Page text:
A launch vehicle for space tourism must fulfil a number of requirements which are unprecedented in the launch vehicle design and operations history:

  1. Very high reliability and safe abort capability at any time
  2. Robust, modular design for easy access, inspection and exchange (maintenance and refurbishment)
  3. Automated ground processing with short turnaround time
  4. Economic vehicle passenger capacity ( >100, cf.ref.2)
  5. Passenger accomodation with seating provisions (for launch and re-entry), viewports and volume for zero-g exercise

The economically desired capacity of 100 passengers with their seating and viewport requirements, plus the volume for zero-g floating exercises (one of the attractions of such a tour) leads to a large passenger cabin volume of ca.4 m3 per person which is twice as much as for a standard aircraft cabin.

For cost reasons a relatively short vehicle development period must be planned relying mostly on existing and proven components and experience. However, in contrast to past expendable vehicles, an extensive flight test and demonstration phase must follow where at least two vehicles without passenger cabin perform a large number of operational missions. Such flights can be used, however, for cargo transportation to different orbits and to the space station. In a further interim phase piloted vehicles with a passenger cabin must demonstrate the operational reliability bfore the actual passenger operations can start (Phase 3).


A number of reusable launch vehicle systems has already been studied which in principle could serve as passenger launch systems:

  1. SINGLE-STAGE winged or lifting-body vehicle with vertical launch and horizontal landing ( such as the Lockheed-Martin-Martin"> Venture Star")
  2. SINGLE-STAGE BALLISTIC launch vehicle with vertical launch and vertical landing ( such as Konkoh Maru, ref.5, Delta Clipper and the BETA Series).
  3. TWO-STAGE WINGED vehicle with vertical launch and rocket propulsion (as studied by the Aerospace Corp. by J. Penn, ref.4)
  4. TWO-STAGE WINGED systems with horizontal launch mode using air-breathing propulsion (i.e. the MBB/Dasa SÄENGER Concept (ref.3)

FIG.1 shows these four major options in a scale comparison (same payload). The air-breathing vehicle is the largest due to the large hydrogen tanks required, and it has the highest dry mass but the lowest take-off mass of all four options. The winged SSTO is the second in size and dry mass but requires the highest launch mass. The two-stage concept as twin-vehicle is much smaller, but the combined dry mass is only 15 % lower than for the previous option. The smallest vehicle is the ballistic SSTO which has the lowest dry mass, but a 20% higher launch mass than the two-stage twin vehicle.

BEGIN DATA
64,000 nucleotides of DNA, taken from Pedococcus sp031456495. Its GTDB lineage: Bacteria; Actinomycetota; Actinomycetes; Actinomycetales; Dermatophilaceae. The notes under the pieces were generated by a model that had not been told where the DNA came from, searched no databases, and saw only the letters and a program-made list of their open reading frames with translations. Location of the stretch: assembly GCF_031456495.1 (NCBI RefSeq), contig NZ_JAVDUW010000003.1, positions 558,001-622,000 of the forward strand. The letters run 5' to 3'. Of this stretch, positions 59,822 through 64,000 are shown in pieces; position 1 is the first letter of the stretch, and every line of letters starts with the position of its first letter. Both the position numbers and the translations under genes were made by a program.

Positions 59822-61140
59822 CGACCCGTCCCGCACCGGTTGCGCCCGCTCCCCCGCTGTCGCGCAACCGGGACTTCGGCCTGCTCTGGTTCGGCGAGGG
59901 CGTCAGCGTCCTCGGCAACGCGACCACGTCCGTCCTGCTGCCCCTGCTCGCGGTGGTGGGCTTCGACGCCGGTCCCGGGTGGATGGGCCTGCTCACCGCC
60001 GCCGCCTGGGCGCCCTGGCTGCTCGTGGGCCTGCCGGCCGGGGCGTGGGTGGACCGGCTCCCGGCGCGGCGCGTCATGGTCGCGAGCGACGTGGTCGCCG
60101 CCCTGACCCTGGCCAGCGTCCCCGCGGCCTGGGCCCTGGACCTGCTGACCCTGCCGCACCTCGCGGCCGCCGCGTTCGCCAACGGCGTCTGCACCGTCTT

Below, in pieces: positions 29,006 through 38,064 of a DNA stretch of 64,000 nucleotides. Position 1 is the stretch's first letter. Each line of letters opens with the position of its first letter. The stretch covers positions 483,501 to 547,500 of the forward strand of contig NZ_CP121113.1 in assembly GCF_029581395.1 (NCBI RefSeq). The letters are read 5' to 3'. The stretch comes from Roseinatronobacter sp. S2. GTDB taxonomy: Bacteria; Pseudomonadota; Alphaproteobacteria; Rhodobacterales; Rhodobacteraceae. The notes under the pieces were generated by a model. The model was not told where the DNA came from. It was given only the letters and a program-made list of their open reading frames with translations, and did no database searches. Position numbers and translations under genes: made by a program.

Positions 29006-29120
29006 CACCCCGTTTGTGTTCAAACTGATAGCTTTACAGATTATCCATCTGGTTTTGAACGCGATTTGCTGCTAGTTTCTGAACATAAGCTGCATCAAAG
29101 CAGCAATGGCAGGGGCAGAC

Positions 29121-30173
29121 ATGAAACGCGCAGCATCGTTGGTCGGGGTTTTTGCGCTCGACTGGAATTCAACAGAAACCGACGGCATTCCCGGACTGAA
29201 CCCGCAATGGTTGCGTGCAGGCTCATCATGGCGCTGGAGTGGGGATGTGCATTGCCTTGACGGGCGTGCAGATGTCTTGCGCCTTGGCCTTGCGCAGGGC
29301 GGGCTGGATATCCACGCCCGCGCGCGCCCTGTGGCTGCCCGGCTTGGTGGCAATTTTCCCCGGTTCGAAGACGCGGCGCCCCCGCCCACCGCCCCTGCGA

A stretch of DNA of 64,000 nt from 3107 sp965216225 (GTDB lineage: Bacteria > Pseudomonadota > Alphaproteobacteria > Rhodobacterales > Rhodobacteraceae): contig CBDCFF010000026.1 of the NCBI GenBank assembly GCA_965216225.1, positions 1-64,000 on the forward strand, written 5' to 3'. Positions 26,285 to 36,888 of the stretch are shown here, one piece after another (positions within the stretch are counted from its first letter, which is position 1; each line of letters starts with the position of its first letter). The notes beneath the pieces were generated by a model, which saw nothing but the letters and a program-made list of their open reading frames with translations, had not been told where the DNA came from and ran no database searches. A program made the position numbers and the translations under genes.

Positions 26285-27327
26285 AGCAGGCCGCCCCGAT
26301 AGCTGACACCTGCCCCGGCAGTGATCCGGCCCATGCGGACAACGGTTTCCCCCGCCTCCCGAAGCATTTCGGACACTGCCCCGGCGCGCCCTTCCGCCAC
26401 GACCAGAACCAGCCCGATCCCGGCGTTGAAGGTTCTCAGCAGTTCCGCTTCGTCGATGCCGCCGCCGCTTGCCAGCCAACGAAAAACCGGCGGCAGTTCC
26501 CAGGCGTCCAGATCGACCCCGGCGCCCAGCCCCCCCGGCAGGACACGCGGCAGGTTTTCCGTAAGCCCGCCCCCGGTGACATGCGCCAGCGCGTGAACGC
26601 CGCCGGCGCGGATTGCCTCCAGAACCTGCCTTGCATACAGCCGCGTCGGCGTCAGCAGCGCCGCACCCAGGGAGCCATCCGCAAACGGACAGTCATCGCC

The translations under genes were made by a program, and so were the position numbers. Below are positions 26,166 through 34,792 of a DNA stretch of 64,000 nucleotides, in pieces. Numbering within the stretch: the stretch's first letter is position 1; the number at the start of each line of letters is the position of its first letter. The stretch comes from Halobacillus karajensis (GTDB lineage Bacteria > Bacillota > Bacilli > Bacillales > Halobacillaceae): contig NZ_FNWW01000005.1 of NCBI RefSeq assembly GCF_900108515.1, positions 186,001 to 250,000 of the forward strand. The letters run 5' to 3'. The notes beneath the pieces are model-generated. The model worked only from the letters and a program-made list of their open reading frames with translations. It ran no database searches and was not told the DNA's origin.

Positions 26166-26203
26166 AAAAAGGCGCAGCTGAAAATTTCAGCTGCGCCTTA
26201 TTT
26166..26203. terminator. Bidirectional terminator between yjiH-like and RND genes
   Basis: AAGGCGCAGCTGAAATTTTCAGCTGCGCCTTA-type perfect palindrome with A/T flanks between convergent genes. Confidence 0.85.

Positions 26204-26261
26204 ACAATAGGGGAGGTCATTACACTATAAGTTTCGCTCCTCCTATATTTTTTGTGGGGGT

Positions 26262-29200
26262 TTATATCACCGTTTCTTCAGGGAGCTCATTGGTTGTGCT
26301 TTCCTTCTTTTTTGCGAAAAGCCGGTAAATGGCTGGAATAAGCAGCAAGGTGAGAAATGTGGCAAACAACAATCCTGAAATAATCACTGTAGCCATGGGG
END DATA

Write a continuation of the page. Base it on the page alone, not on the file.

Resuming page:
FIG.1: Major Launch Vehicle Options

The specific pros and cons for the four concepts shown in FIG.1 are dis-cussed in the following:

OPTION A, a single-stage rocket-propelled vehicle with vertical take-off and horizontal landing is the approach selected by NASA for a first RLV demonstrator ( X-34). An SSTO vehicle of this type can be a more conventional wing-body configuration (as the Shuttle Orbiter) or a lifting body concept ( Venture Star") which is the more difficult option. The observed weight growth is a good indication for this fact.

An SSTO vehicle of this type is relatively large due to the Hydrogen fuel required in this case, as well as due to the fact that the vehicle net mass is relatively high because the additional structure mass of the wings and aerodynamic control surfaces plus the complex flight control and power system.

Winged vehicles (as well as lifting body configurations) are inherently heavier and larger than ballistic vehicles.The potential range and (often ignored) sensitivity of the net mass fraction with respect to the vehicle size is depicted in FIG.2 as an assembly of all major reusable vehicle studies in the past. Also the actual values and the trend of expendable vehicles are shown for comparison.

OPTION B, the ballistic reusable SSTO vehicle concept with vertical landing has been demonstrated by the experimental Delta Clipper DC-X Project. Since the net mass of such vehicles is lower than for winged or lifting body vehicles both the vehicle size and the development cost are lower than for the other options.

The unconventional landing mode causes somertimes concern, however, the vertical landing capability with landing legs allows in principle the anytime abort landing capability - which does not exist, by example, for winged vehicles during the initial vertical ascent phase.

FIG.2: Net Mass Fraction of Winged and Ballistic Vehicles vs. Vehicle Size (Prop. Mass)